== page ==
1800s Steamboating Benefited Trade With Canada

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Steamboats on the Red River. Selkirk owned by Jim Hill, brought the Countess of Dufferin to Canada.

Learn how steamboating on the Red River of the North became an important method of 19th century transportation in the U.S. trade with Canada.

In 1859, merchants in St. Paul, Minnesota, had good reason to promote steamboating on the Red River of the North. Local businesses had been suffering from an economic depression, but putting steamboats on the Red could turn things around by opening up a fast, cheap way to transport wares to the Red River Settlement at Fort Garry, Canada.

The question was, could the Red River of the North accommodate steamboats? And would steamboating prove to be a viable and lasting mode of transportation in the trade with Canada?

Early 19th Century Transportation in the Trade With Canada

So far, St. Paul merchants had ox carts (also known as Red River carts) to thank for stimulating trade with Canada. These two-wheeled wooden carts gained popularity during the 1840s and 1850s as a feasible means to haul goods along the trails between St. Paul and the Red River Settlement. But the merchants of St. Paul believed that combining the river steamboat with overland transportation would greatly reduce freight costs.

Transporting goods to the Red River Settlement using the Red River seemed simple enough. Although no steamboats had ever been launched on the Red, a muddy, north-flowing river known for its catfish, the St. Paul merchants had already sent a search party to investigate whether the waters were high enough for a steamboat. The reports had come back favorable: For several months out of the year, it could be done.

Anson Northup and His River Steamboat

But finding a captain of a river steamboat willing to attempt the Red River of the North for the first time would require an incentive. So in January of 1859, the St. Paul Chamber of Commerce offered a prize to the first party to put a steamboat in service on the Red. For $2,000, former hotel builder and steamboat owner Anson Northup took the challenge.

His river steamboat, the North Star, had already been disassembled near St. Cloud, Minnesota. Northup’s plan was to carry the steamboat’s heavy parts 150 miles across rough terrain, during one of the coldest winters on record, to the Red River of the North. There, he and his crew would rebuild the vessel with the proper dimensions. Needless to say, it was a bold plan.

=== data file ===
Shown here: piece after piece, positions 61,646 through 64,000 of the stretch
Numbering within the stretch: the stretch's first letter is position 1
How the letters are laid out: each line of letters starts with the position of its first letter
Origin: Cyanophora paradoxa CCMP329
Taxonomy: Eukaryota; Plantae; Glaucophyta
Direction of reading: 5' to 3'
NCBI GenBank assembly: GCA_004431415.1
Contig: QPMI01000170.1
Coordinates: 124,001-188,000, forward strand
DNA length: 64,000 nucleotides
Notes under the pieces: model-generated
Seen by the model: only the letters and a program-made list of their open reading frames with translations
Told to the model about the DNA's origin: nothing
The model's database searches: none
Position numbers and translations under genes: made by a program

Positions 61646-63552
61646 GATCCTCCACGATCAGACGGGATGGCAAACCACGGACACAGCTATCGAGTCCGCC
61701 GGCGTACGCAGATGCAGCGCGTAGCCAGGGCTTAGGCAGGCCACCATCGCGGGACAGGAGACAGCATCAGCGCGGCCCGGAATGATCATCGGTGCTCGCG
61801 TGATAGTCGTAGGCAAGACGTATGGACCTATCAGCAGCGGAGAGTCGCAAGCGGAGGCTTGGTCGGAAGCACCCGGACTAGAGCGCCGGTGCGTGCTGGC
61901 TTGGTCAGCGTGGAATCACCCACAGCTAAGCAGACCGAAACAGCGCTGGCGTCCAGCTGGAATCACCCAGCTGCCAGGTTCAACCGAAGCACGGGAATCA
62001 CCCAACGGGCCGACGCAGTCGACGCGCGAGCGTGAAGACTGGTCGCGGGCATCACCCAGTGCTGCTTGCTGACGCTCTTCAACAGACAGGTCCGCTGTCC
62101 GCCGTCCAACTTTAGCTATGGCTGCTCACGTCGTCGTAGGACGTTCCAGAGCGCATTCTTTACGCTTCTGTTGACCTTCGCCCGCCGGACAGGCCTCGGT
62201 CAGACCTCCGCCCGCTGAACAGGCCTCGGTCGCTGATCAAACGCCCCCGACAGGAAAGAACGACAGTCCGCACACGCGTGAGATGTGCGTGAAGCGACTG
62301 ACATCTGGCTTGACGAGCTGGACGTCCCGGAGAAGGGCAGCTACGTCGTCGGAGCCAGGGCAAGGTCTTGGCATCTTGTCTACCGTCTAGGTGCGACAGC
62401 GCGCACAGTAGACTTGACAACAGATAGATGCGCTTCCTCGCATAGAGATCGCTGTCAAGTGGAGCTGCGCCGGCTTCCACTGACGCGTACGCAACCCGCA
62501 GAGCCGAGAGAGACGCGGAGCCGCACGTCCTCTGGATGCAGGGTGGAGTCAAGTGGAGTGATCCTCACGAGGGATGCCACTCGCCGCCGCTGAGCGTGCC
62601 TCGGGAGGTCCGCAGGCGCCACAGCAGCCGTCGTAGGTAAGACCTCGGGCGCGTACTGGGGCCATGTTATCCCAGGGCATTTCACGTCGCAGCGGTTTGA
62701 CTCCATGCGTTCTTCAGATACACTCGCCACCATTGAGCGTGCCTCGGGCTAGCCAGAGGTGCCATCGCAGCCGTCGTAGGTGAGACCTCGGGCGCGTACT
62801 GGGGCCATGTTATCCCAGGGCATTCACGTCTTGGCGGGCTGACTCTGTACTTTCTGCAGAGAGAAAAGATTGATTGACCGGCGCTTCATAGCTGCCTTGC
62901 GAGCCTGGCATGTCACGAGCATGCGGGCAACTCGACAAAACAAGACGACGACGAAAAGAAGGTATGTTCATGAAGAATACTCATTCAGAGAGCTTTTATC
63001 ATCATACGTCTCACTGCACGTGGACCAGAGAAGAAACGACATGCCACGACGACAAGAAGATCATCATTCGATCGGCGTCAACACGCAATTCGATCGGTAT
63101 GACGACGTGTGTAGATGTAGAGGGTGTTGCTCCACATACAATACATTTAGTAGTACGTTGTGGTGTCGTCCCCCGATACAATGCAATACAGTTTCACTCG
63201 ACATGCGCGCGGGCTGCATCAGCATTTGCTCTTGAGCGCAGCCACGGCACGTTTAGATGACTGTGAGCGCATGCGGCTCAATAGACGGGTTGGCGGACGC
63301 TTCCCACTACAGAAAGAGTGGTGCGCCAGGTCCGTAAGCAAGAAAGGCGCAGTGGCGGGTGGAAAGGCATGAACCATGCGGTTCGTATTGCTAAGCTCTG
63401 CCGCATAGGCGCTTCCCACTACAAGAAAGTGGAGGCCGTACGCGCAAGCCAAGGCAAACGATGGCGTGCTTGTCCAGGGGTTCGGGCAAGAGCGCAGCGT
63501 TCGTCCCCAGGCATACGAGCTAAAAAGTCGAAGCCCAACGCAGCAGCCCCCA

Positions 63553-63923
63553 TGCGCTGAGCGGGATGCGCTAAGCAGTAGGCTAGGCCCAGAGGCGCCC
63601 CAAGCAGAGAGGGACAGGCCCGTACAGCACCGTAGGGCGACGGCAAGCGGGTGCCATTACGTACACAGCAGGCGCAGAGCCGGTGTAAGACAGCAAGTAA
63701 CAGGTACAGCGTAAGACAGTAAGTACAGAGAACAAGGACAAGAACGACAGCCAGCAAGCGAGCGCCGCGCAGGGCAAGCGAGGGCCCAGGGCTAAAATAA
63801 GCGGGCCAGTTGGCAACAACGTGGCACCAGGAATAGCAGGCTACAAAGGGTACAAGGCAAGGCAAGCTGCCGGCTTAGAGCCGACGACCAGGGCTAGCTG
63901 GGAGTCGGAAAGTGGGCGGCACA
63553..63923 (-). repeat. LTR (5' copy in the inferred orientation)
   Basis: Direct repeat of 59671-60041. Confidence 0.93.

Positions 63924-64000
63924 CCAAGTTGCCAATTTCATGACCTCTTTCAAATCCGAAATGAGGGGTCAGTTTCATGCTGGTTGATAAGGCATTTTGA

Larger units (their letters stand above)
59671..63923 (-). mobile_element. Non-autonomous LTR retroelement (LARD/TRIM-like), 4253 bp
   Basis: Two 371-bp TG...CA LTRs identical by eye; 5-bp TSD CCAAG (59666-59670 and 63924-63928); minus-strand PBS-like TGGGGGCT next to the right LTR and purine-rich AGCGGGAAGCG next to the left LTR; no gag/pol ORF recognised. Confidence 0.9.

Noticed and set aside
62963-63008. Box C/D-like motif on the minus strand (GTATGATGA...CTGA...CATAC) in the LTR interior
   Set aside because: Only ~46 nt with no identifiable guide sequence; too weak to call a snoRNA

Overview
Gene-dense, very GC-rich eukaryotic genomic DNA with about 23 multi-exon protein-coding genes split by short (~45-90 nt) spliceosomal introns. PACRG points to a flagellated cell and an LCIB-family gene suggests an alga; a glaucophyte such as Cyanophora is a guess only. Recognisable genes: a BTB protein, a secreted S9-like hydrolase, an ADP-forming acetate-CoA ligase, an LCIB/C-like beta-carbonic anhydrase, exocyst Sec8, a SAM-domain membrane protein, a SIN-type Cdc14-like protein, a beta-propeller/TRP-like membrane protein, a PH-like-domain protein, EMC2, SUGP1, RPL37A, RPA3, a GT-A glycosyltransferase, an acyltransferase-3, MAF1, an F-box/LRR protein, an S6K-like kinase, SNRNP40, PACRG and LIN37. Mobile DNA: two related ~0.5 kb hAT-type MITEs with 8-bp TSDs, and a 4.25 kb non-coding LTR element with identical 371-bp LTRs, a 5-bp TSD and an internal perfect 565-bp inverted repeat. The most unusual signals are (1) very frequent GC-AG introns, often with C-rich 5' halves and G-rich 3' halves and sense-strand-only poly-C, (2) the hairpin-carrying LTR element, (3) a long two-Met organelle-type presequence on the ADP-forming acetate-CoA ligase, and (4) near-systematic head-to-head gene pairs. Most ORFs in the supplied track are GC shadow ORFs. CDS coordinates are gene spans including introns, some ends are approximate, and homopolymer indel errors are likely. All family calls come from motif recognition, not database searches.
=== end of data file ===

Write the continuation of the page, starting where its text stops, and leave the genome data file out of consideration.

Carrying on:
Despite hazardous weather conditions and the loss of many animals used for hauling, the Northup expedition arrived in Lafayette, Minnesota, near the banks of the Red River of the North, in April of 1859. Six weeks later, the new river steamboat, christened the Anson Northup, began its journey upriver. And on June 10, 1859, the Anson Northup puffed into the Red River Settlement, signifying a new era in the trade with Canada.

Other Historic Boats on the Red River of the North

Although the Anson Northup paved the way for steamboating on the Red River of the North, the steamer soon changed hands, was renamed (the Pioneer), and later dismantled. However, other notable river steamboats traveled the Red for much longer, many of them in later years.

These historic boats worked in conjunction with ox carts, stage coaches, and railroads in transporting people and freight between St. Paul and the Red River Settlement during the months of April through October (ice kept steamboats off the river during the cold months).

Some of the most notable steamboats that traveled the Red River of the North include:

  • the International (1862)
  • the Selkirk (1871)
  • the Dakota (1872)
  • the Alpha (1874)
  • the Cheyenne (1874)
  • the Manitoba (1875)
  • the Minnesota (1875)
  • the Henry W. Alsop (1881)
  • the Grand Forks (1895)

The End of Steamboating

In the early 1900s, low waters and railroads, considered much faster and cheaper than steamboats by then, brought steamboating on the Red River of the North to a halt. Many of the historic boats noted above either sank or were dismantled, like the Anson Northup. Still, the era of steamboats on the Red spanned nearly fifty years.

Today steamboating on the Red River of the North is remembered as a 19th century transportation method that served a useful purpose in the trade with Canada. And it all began with a vision of Minnesota businessmen.

Sources:

  1. Heifort, James. “Steamboating on the Red River” (North Dakota Agricultural College, 1960).
  2. Lilleboe, Donald, “Steamboat Navigation on the Red River of the North, 1859-1881” (University of North Dakota, 1977).
  3. Manitoba Historic Resources Branch, “The Anson Northup.”
  4. Rolczynski, John, When Steamboats Plied the Red: Interesting Aspects of Steamboating on the Red River of the North (Grand Forks: John Rolczynski, 2000).
  5. “Steamboats on the Red River,” fargo-history.com